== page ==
-Dan Milner, MD, MSc, spent 10 years at Harvard where he taught pathology, microbiology, and infectious disease. He began working in Africa in 1997 as a medical student and has built an international reputation as an expert in cerebral malaria. In his current role as Chief Medical officer of ASCP, he leads all PEPFAR activities as well as the Partners for Cancer Diagnosis and Treatment in Africa Initiative.

Love in the Time of COVID-19

Hi everybody—welcome back!

Although you better not have gone too far since last time, self-isolation and social distancing are still critical for us to get through this. Wash those hands, and dust off books and board games. #StrongerTogether (apart), am I right?

Yes, it’s going to be another piece on the current pandemic. It probably will continue to be so until conditions change. So, as your contributor to virology and testing these last two months, I’d like to take a minute to “zoom out” a bit and look at this pandemic in a different way.

It’s highlighting lots of things in healthcare from supply chain, to political regulatory red tape, to the mechanism of deliverables in the United States. And despite the title, I have no romantic epilogues about anything happening in Columbia at the turn of the 20th century. However, very much like the original book’s protagonist, I’d say there are a lot of us in Pathology and Laboratory Medicine alike who are champions of the scientific cause for advancement, education, and positive outcomes. And what better, more fitting of a time to celebrate this cause, than Laboratory Professionals Week 2020!

*** Never forget how vital you all are at every level. Technicians, technologists, medical laboratory scientists, administrators, directors, managers, residents, fellows, faculty, and staff all fit together in a magnificent (but often too unseen) tapestry that makes every patients’ tests results mean something so much more than numbers on a printed report. You’re all lab heroes, we’re all lab heroes. Go make sure you thank some of them this week (or anytime) and a heartfelt thank you to all of you from me as well! ***

In the mere month since I last wrote a piece for Lablogatory, so much has changed with the pandemic as well as my role in local and academic public health efforts. To name a few, I trained with the New York City Medical Reserve Corps as a public health educator early during the pandemic, I was invited to give a lecture on SARS-CoV-2 and COVID-19 testing considerations for lab professionals by the excellent pathologists who run the PathCast series, and I just recently finished a two-day series with an organization called Proceed who are sponsored by the National Center for Training, Support, and Technical Assistance (NCTSTA)—a CDC grant-funded education web series. I’ll mention a little bit about all these things (and of course link you to the material) and talk about how it all fits into what has quickly become a complicated social pandemic response.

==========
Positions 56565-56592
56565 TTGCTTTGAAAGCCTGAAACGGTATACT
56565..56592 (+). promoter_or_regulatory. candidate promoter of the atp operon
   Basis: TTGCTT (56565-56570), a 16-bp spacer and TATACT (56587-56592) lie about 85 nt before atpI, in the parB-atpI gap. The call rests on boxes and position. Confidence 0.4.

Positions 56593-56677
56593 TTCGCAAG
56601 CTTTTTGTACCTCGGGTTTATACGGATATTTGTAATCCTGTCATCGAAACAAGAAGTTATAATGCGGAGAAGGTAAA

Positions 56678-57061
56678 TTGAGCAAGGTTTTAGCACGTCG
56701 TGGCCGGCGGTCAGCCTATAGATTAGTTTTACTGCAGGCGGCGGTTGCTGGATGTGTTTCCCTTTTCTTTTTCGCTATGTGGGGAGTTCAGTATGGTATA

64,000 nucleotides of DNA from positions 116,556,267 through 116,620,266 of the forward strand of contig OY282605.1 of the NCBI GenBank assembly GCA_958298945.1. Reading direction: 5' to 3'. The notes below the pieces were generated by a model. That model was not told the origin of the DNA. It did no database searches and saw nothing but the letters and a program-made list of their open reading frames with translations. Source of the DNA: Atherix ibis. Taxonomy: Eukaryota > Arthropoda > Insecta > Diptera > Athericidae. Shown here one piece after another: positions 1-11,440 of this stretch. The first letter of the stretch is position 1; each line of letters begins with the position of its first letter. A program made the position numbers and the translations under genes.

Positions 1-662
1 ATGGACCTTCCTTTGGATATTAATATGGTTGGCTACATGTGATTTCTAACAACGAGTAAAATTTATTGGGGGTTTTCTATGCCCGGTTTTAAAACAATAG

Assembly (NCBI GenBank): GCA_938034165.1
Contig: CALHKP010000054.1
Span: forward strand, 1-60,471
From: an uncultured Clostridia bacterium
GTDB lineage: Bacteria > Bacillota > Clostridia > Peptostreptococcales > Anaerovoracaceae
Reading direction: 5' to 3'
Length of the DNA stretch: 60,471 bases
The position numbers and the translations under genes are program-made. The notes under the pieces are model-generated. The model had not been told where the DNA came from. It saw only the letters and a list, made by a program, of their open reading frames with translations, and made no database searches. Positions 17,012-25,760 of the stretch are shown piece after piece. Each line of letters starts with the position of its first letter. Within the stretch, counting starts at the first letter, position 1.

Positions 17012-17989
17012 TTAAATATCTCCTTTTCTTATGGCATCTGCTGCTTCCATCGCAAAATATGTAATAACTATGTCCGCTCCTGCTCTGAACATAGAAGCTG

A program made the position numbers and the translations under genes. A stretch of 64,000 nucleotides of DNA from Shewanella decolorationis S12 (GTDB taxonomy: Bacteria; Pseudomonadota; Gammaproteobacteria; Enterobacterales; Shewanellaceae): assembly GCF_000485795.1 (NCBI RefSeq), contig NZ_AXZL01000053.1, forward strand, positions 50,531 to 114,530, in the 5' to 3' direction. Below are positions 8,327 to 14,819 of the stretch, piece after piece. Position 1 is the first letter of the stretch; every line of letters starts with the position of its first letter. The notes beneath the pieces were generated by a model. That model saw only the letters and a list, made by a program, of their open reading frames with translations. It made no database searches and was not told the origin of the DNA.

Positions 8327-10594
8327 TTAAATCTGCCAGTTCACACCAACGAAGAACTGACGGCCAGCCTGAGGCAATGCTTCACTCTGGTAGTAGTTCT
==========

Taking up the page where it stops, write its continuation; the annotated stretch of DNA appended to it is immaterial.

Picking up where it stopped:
NYC-MRC

Almost as soon as I set up shop to start my medical school clerkships and clinical training in New York City, I joined the New York City Medical Reserve Corps—a collection of volunteer healthcare first responders in the event that the city at large ever needed to mobilize every available healthcare personnel during a disaster or health emergency. *Spoilers: turn on the news* At the same time I was prepping some pre-clinical research in infectious disease healthcare and contributing to ASCP’s Choosing Wisely initiatives addressing Hepatitis C testing in vulnerable communities with some of the nation’s highest rates of infection (read the flashback primers I wrote here and here), I was attending NYC-MRC seminars and becoming a nationally certified disaster responder. There have been drills, seminars, and lectures since joining in 2018 but nothing to really contribute to while I moved through clinicals. Welp, clinicals ended, I had a few weeks off for residency interviews, then Kung Pow! Enter the defining viral pandemic of 2020! Smooth sailing lectures became phone network scrambles to see if I obtained my medical license yet since New York’s hospitals were slammed! The last meeting I remember going to was a training on disseminating appropriate information to various levels of practice/professions. I didn’t know it yet, but this became paramount knowledge for me.

Image 1. Throw back from my Instagram (@CEKanakisMD) and one of my first sessions on training to become a disaster responder for the NYC-MRC.
Image 2. The last meeting I attended, and probably the last meeting I’ll have attended while living in Manhattan. Learning some tools, tips, and tricks on effective communication during uncertain times proved invaluable for what was to come. (also from my Instagram @CEKanakisMD)

What Information Matters Most?

So what exactly did I learn? Essentially, it’s nothing groundbreaking or new, but the way you address certain topics matters more than you might realize. I once found myself in a room of mixed level healthcare providers, homeless shelter staff, local public health officials, hospital nurses, and lay people—that’s a broad range of knowledge and practice exposure. If you talk about upregulated ACE-2 receptor expression in intra-viral inflammatory response before full blown ARDS and DAD visible in lung biopsies you’ve lost half the crowd; and if you talk about epidemiology basics like reproductive number (R0), first cases found (FFX), and trace tracking, your provider audience is suddenly looking at their phones. But almost none of them know enough about laboratory testing, regulations, or quality assurance measures—so that became my target, and my bridge to connect everyone. I began collaborating with a friend and colleague Dr. Emeka Ajufo, who matched into his top-choice pain management and rehabilitation (PM&R) residency, and started creating content that connected topics like wellness, one health, and prevention while at the same time understanding deliverables and quality behind lab testing.